5 Written questions
5 Matching questions
- C min
- administration of drugs
- t 1/2
- active transport
- parenteral administration (a. IV, b. subcutaneous, c. intramuscular, d. intraarterial, e. intrathecal)
- a minimum trough concentration
- b administration routes of drugs play large role in drug absorption, 2 major mehtods: a) enteral means thru gastroint tract. b)parenteral: entrance outside of GI tract, usually via injection.
- c time for drug concentration to fall by half
- d atp required. carrier protein assists drug in entering cell
- e a. intravenous: aqueous solution injected into a vein, b. subcutaneous: inject below skin in subc tissues, c. intramuscular into muscles, d. intraarterial: rare b/c makes bleed a ton, e. intrathecal: inject into cerebrospinal fluid of spinal subarachnoid space. OVERALL: parenteral have many advantages over oral admin including more rapid extensive and predictable admin, can be given to unconscious patients. disadvantages include necessity for aseptic protocols/pain/difficult self-med.
5 Multiple choice questions
- 2/3 in intracellular compartment and 1/3 in extracellular compartment (between cells). Drugs can distrib into any of these compartments dep on size and hydrophobicity of drug. (V(d)=Total amt of drug in body/plasma concentration of drug-->Know: small V(d) indicates drug is primarily sequestered in plasma, a Large V(d) indicates that relatively little of the drug stays in plasma (if mroe than one, more disrib in body and less in bloodstream if less than one, less in body and more in bloodstream, if 1-equal)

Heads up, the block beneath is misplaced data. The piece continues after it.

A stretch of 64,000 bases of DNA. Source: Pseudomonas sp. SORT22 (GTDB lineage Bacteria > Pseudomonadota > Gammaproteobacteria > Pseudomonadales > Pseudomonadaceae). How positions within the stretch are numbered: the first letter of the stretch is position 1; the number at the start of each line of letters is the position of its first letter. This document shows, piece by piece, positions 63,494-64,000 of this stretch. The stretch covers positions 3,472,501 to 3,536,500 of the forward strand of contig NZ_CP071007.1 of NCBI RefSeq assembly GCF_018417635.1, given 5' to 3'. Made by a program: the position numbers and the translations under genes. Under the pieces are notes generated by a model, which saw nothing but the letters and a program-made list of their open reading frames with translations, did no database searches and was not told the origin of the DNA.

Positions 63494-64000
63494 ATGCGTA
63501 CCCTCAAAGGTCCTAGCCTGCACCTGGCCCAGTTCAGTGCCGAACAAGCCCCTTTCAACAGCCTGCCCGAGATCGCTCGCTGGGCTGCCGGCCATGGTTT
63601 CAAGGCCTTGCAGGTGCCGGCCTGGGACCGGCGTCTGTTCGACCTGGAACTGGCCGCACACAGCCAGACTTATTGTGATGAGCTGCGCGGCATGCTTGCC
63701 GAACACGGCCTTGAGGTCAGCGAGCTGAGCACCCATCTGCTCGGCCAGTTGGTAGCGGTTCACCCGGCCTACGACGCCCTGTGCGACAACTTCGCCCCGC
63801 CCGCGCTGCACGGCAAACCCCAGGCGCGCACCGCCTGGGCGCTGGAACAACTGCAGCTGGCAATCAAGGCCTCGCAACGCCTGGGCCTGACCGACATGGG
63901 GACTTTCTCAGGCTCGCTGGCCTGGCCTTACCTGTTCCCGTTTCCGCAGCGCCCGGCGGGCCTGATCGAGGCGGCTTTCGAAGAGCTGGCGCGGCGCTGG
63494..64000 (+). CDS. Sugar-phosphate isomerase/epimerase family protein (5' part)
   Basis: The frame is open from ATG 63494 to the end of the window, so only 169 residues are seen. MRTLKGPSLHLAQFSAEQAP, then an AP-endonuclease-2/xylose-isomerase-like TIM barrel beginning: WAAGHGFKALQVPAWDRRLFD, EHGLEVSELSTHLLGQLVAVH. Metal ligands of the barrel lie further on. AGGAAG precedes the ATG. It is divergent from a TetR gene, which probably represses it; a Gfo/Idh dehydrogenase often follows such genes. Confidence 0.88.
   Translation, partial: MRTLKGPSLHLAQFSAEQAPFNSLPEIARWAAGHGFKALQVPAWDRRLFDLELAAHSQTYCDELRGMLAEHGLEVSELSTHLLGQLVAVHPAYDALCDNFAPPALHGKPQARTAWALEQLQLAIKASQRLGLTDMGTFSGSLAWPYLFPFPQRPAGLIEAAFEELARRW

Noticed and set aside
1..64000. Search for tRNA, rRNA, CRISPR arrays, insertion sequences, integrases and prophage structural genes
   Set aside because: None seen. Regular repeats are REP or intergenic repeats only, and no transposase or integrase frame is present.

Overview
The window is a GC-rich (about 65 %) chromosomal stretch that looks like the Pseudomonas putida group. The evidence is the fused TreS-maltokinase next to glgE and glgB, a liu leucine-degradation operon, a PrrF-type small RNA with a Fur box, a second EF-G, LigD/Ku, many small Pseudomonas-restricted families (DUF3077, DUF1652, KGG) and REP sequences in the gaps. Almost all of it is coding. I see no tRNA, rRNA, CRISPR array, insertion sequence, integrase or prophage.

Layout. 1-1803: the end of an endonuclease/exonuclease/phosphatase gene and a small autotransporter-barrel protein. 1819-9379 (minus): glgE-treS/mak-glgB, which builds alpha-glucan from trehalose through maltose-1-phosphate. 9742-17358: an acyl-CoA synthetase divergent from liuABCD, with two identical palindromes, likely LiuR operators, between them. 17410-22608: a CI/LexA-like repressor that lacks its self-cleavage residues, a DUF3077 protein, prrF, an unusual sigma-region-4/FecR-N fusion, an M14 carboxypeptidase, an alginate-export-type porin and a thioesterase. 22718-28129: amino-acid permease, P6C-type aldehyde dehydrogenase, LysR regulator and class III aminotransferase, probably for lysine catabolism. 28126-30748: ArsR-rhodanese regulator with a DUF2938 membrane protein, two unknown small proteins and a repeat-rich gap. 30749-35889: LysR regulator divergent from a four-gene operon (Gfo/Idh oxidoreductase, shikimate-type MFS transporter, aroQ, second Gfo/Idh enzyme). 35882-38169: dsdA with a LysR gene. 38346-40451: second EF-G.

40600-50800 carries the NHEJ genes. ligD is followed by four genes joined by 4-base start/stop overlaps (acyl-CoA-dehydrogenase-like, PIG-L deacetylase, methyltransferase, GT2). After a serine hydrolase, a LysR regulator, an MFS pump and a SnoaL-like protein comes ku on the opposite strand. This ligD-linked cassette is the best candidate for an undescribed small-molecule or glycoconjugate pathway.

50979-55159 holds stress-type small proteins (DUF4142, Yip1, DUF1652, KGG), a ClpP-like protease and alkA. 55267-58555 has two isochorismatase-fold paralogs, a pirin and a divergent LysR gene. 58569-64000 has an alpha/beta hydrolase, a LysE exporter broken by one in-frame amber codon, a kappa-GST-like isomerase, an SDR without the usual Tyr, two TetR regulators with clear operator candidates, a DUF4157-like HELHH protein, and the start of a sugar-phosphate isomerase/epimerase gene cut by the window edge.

- clas I: drugs where the dose is less than albumin's capacity to bind (when administered, there will be excess albumin for further binding). class II:given in doses much greater than albumin's ability to bind to it (means there is much more of the drug left over, causing lots of the drug to be free and not to be bound to albumin). if you combine a class I with a class II, free drugs levels of Class I will be much higher, potentially dangerous and may cause overdose situation. Free drugs are active, bound drugs are inert)
- area under the curve: overall exposure to drug over time.
- maximum concentration:
- a)enteric coated allows drug to pass thru stomach without being destroyed by gastric acid. b)controlled release preparation allows drug to release a uniform stream to absorption site over relatively long period of time (disadvantages of this include differences between patients, failure of controlled release causing dose dumping or reduced drug release)other forms of enteral administration
5 True/False questions
sublingual and rectal administration → (sublingual allows drug to bypass intestines and liver preventing first pass metabolism), rectal(only 50 % of drug enters the liver and is metabolism. disadvantages include irregular and incomplete absorption and irritation of the rectal mucosa)
distribution. → the prcoess thru which the drug leaves the bloods tream and enters interstitium (absorption is about intestines, distrib is about bloodstream). 4 aspects: blood flow, capillary permeability, drug structure, degree of binding to proteins
passive diffusion → no atp. carrier protein assists drug in entering cell
pharmacodynamics → looks at how drugs act in the body and deals with [At the site of action, what the drug does] mechanisms of action in addition to the actions of different drug concentrations or doses
cons of oral/enteral administration → reduced drug absorption, emesis due to gastrointestinal irritation, destruction of some of drug thru enzymatic degradation and gastric acid, inconsisten absorption, and patient compliance issues